Max Vlessing, Vancouver
Barbara Amiel is, and should be considered, a national Canadian treasure, because of all columnists writing today, she thinks most clearly, analyzes most incisively and writes most fearlessly. In her article on the dispute over the Holocaust gallery, she has articulated the views of Canadian war veterans with a simplicity and clarity that no veteran could improve upon.
Bill Robertson, Sault Ste. Marie, Ont.
Into the fire
The EH-101 helicopter fiasco is just one more example of several major and very costly blunders made by the Chrétien government since its election (“Chopper trouble,” Canada, Dec. 22). Happy to see the end of the Brian Mulroney era in 1993, I was looking forward to a period of sound, honest and effective government under Prime Minister Jean Chrétien. Instead, we have seen a string of broken promises and excuses on the GST, drug patents, Pearson airport and the helicopter deal, the ill-conceived Airbus affair and the shameful closure of the Somalia inquiry. It troubles me greatly, and I find it worrisome that there was so little public indignation. Where indeed is the outrage?
Andrew Bosman, Calgary
Two items stand juxtaposed on the Business Notes page in the Dec. 15 issue of Maclean’s, yet nobody seems to have made the connection. First, I read that Imperial Tobacco threatened to cancel about $50 million in sponsorship of sporting and cultural events (“Imperial’s threat”). Then, I read that profits for Canada’s Big Six banks soared by an unprecedented $7.4 billion in 1997 (“Unprecedented profits”). Any thinking person must sincerely wish there were some way to do away with tobacco company funding and the same people have watched with considerable hostility as banks profits went from outrageous to obscene. Well, I can think of one way for the banks to engage in some serious public relations. After all, what’s a piddling $50 million in $7.4 billion?
Alan C, Whatcott, HI Abbotsford, B.C.
It is all very well for Jean Chrétien to hammer home his government’s (alleged) commitment to combating global warming (“A new mantra,” Canada, Nov. 17), but it will certainly not establish him or his Liberals as environmentalists. After all, in order to sell the last two reactors, he had to lend China millions of dollars taken from Canadian taxpayers. At a time when several of Ontario’s reactors have had to be decommissioned for safety reasons, it would be more appropriate to look to today’s new sources of energy and cancel sales of reactors. Let’s get our house in order first by enforcing government inspection of our reactors and by reinstating the laws passed to protect Canadians and others from nuclear accidents.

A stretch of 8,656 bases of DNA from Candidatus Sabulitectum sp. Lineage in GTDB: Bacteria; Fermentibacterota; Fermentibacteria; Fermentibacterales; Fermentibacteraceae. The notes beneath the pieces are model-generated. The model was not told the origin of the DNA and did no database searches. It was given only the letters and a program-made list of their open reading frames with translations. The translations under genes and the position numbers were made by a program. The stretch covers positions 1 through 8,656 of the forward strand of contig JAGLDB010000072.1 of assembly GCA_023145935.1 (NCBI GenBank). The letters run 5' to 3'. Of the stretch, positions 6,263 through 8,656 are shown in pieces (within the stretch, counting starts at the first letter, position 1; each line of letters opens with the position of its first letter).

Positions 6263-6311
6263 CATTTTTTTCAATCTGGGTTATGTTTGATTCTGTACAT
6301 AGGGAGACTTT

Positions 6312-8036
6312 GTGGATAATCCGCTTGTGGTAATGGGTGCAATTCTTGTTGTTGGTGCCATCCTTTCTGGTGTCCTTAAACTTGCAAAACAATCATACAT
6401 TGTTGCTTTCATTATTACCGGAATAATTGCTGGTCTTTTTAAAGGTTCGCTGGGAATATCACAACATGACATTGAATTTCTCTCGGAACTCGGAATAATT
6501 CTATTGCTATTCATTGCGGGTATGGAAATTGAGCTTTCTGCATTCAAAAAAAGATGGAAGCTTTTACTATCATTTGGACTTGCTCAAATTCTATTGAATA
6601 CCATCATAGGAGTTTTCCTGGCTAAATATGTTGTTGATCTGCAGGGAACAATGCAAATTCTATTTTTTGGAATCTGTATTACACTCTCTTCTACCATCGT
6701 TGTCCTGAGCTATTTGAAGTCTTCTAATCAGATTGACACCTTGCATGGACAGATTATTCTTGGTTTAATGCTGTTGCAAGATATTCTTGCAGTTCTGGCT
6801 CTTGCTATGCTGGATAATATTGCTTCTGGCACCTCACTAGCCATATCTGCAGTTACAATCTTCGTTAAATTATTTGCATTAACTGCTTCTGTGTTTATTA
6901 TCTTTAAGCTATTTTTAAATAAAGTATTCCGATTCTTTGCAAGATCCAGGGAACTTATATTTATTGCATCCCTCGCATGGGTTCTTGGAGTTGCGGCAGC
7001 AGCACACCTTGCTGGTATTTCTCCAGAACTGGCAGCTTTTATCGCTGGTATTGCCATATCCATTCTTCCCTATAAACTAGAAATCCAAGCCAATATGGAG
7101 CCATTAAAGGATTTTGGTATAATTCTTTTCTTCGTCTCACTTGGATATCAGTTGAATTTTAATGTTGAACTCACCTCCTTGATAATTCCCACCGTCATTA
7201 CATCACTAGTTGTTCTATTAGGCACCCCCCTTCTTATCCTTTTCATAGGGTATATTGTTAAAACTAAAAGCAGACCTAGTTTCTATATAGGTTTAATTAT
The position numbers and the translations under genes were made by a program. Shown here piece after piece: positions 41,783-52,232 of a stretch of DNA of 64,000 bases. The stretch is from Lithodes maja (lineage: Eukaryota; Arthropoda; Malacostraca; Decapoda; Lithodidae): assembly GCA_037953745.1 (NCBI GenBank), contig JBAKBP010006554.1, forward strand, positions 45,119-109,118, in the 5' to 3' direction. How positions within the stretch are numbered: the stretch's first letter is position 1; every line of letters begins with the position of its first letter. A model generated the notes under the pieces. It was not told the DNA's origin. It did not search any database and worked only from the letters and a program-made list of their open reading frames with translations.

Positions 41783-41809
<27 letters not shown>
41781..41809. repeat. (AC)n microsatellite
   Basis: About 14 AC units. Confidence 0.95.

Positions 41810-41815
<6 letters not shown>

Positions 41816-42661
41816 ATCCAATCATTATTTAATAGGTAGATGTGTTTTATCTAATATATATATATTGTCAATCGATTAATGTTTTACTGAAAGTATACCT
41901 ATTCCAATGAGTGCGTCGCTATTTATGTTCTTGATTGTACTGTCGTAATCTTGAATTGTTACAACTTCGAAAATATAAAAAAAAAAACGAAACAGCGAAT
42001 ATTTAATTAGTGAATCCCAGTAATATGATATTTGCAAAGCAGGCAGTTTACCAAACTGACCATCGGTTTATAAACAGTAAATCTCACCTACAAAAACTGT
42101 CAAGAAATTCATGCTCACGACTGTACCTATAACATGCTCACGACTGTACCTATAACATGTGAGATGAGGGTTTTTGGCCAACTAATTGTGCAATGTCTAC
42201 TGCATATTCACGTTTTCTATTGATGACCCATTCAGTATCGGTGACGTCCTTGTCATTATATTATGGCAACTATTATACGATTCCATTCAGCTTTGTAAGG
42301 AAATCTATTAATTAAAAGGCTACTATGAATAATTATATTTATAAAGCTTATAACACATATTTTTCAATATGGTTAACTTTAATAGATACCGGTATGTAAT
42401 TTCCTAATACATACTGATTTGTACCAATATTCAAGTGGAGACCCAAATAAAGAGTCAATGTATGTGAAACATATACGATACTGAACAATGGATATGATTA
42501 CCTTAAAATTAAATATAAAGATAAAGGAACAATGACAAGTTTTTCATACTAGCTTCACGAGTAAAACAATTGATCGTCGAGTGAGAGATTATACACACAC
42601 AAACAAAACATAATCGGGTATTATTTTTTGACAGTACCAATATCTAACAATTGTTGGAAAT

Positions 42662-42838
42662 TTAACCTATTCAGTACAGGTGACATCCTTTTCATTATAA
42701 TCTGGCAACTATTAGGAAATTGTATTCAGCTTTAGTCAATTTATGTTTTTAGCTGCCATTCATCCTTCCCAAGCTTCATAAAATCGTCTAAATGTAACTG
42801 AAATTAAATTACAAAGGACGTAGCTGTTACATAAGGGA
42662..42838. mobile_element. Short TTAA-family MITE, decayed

C. F. Ranson, Delta, B. C.
THE MAIL^ Greed and the North
I found it very ironic that you ended the article about the diamond mines soon to open in the Barren Lands of the Northwest Territories with the words: “But the adventure of seeking them has made the Barren Lands a realm of bounty and mythic fascination” (“Diamonds in the rough,” Business, Dec. 29/Jan. 5). As someone who has spent the past 27 summers canoeing across large areas of that vast, pristine wilderness; and as someone who also understands the plans of the mining industry and governments to build hugely expensive all-weather roads across the Barren Lands to dozens of new mines, let me assure you that this marks the beginning of the end of the Barren Lands as a “realm of bounty and mythic fascination.”
Alex Hall, Fort Smith, N.W.T.
Your sub-headline states: “Adventure and greed marked the search for precious gems in Canada’s North.” Would you explain, please, at what point ambition ends and greed begins? Or do you consider any individual’s striving for success greedy?
John de Visser, Cobourg, Ont.
I am outraged by “The deadbeat senator and the Silver Fox” (Allan Fotheringham, Dec. 22). I fail to see the humor in the wanton waste of the Senate. Let Andy Thompson be the catalyst for the abolition of the Senate.
Keith Heikkinen, Haliburton, Ont.
Senators Andy Thompson and Finlay MacDonald may, as Allan Fotheringham claims, represent opposite ends of the “Senate spectrum.” But let’s be quite clear: they are both at the same trough.